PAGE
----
Creating Safety Around Injuries

I collected my 6-year-old-daughter from school and was sad to see she was holding an ice-pack on her knee. She was not crying and had clearly done it some time before. In fact she seemed happy enough.  The teacher explained that she had strained her “ankle” and that the pain had gradually moved up her leg towards her knee. That’s when I thought: “There’s more to this than meets the eye!”

My daughter has been “entertaining” many injuries in the last few months, until I have realised that this must be an emotional project she is working on. On the one hand she seems fascinated in a healthy way with the workings of her body, her muscles, joints, blood, etc. And on the other hand she goes over the top in wanting attention for minor cuts and scrapes, and we often sit there doing a full-blown emergency dressing from the first-aid kit her dad bought her as a present. She often asks me to take her to the emergency services for these cuts, and I have spent many conversations with her setting limits about her insistence that she needs a wheelchair. She can do a very convincing job of being a person in need of crutches, not only physically but in her whole expression of the role.

On the day when she had an “ankle/knee” injury from school, I took her home and gave her lots of gentle, focused attention and listened to all her descriptions of how it happened. All went well until we did some Playlistening before the evening meal. I find it helps to offload irritations that have built up during the school day and feeds into a smoother bedtime routine.

One of her favourites is to fly on my feet as I lie on my back, her hands and feet moving wildly as if she is swimming through the air.  On this occasion she was pushing against her physical limits And really trying to fly over my head, and she said clearly: “I want an injury,” with a twinkle in her eye! Next thing she flew over my head and as I tried to hold on to her, I twisted her right wrist.

She was screaming in agony and I bundled her up and onto the couch to assess the situation. I ripped her tights off thinking it was her leg And then she told me through her sobs it was her her arm. I rushed to get one of those floppy ice-packs And put it around her wrist. Then I started Staylistening.

As she cried she was stammering: “I need the emergency services. I have to have them! You don’t know how much this hurts!” I was sitting on the floor so our faces were on the same level and I tried to listen to her deeply. I put aside my guilt and let go of any concern because I could see it was going to be fine. I said occasionally, “You’ll be fine. Let’s just wait a moment. It’s OK. Oh, my darling.”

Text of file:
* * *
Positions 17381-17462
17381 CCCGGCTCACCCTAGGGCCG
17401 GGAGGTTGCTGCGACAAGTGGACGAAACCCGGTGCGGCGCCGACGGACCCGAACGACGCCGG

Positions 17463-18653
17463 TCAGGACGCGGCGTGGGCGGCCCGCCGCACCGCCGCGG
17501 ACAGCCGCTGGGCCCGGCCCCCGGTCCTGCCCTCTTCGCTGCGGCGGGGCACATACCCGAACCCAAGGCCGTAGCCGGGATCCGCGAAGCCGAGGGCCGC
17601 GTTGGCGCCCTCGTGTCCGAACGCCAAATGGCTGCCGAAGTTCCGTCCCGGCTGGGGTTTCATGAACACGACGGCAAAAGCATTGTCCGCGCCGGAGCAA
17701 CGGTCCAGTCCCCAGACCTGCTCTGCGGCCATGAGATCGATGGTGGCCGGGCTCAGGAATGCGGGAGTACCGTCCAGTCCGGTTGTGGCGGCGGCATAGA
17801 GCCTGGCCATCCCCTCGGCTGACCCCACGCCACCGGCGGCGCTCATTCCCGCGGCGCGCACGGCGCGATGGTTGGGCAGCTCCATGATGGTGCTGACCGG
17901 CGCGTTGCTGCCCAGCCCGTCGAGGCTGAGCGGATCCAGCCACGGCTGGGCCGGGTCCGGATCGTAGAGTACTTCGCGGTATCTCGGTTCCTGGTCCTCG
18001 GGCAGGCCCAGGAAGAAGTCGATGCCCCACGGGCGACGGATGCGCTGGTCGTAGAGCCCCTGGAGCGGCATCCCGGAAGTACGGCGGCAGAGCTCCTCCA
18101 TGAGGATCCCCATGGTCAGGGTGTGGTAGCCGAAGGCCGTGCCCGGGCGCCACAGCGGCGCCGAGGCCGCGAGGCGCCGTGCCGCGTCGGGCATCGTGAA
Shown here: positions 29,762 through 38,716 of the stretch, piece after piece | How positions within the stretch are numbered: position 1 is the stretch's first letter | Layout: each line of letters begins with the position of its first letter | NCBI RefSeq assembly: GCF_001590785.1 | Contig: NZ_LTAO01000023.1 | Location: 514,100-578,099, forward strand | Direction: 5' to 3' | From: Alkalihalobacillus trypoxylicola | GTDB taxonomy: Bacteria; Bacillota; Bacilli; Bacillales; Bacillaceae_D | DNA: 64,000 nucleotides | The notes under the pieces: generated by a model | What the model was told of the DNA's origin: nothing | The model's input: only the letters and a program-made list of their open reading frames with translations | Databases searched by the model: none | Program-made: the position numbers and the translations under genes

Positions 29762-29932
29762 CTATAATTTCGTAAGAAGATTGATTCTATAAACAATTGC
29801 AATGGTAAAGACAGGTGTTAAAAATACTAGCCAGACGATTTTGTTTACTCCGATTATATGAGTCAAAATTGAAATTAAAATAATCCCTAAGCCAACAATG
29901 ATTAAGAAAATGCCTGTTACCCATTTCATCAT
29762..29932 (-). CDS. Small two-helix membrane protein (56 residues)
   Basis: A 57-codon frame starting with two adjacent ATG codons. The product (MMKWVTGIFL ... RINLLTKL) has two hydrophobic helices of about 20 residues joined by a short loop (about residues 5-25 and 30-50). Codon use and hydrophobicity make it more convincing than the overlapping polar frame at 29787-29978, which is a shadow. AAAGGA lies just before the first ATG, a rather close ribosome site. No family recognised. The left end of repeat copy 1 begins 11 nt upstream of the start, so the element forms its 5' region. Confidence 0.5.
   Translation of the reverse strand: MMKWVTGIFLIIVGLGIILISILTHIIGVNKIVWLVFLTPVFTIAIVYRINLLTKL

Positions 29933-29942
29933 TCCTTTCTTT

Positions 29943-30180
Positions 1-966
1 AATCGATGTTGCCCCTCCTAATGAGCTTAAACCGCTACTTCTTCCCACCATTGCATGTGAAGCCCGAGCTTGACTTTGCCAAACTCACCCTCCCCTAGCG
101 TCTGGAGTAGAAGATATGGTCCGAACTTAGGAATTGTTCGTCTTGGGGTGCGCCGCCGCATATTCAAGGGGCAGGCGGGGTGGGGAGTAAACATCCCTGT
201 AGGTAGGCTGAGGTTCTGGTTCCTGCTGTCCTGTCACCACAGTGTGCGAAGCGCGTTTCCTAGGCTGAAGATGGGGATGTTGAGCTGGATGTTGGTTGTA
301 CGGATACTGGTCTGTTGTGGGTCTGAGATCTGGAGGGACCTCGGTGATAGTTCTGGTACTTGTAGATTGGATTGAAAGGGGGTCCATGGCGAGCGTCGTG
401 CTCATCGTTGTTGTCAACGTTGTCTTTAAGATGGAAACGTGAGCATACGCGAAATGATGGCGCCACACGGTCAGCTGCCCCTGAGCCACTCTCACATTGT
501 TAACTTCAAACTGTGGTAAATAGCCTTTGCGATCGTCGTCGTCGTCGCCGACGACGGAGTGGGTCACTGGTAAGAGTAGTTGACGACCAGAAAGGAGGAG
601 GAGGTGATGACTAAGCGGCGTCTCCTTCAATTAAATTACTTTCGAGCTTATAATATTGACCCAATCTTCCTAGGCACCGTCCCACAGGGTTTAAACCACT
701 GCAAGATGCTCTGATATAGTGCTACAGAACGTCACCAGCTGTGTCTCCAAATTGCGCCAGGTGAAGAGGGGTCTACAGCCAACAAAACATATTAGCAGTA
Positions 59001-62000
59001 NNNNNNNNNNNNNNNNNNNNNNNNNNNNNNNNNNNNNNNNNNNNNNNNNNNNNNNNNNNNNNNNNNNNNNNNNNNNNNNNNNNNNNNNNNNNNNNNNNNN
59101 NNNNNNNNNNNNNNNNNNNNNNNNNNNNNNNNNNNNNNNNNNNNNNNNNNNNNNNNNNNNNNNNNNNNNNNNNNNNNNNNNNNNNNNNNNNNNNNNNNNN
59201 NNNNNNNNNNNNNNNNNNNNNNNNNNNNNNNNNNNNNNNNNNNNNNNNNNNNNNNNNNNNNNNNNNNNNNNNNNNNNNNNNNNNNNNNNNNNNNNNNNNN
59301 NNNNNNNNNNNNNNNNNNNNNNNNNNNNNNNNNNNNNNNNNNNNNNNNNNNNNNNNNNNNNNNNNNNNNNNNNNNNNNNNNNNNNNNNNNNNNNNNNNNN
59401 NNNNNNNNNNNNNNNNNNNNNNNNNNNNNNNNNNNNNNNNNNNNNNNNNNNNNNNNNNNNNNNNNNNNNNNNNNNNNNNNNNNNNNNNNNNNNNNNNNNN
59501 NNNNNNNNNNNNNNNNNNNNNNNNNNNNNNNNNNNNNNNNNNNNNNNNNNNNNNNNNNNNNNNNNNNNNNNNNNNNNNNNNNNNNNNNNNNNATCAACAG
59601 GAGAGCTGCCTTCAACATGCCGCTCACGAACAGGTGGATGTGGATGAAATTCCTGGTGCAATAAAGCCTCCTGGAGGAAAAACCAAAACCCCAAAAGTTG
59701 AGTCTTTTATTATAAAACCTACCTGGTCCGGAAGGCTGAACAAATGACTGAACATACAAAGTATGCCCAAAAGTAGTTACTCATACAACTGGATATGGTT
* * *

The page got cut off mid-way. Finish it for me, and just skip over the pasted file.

The whole crying episode lasted about 10 minutes. She started to come out of it and I offered to have a good look at her wrist and compared it with the other one and concluded that it was indeed swollen. I stayed close with her for supper and listened to her talking about doctors and her pain without agreeing to do anything or fix it for her. I was extra gentle and connecting with her through her bath and on in to the bedroom, and I allowed a lot more room for her expressions than I would normally.

We did more Playlistening after the story as she asked me for some “rough play.” She jumped on her bed with me holding her hands (including the one that had been injured), counting herself up to 100! I manoeuvred her to lie down and gave her a gentle massage to calm her down. I lay down with her and I left before she was asleep. As I left the bed, she pulled on me and said, “Stay with me,” and I gently said that I was going. To my surprise she said “OK, then please, can you cover me.” I left the room And that was the sleep routine done. Considering she has had ongoing issues about letting me leave her while she is still awake, it was a very impressive conclusion to the day’s events.

I had gone through a range of emotions from collecting her in the afternoon, to the guilt of hurting my own child in play, and the concern for her well-being. But at the end of the day, after all the Staylistening around the injury scene, and all the connecting time that has gone on in the past, instead of feeling shattered, I actually felt empowered. And my daughter has been able to offload some more emotions around her emotional project.

Join Laura Newman in her Parent Study Group and fill your emotional cup before the holiday madness sets in.

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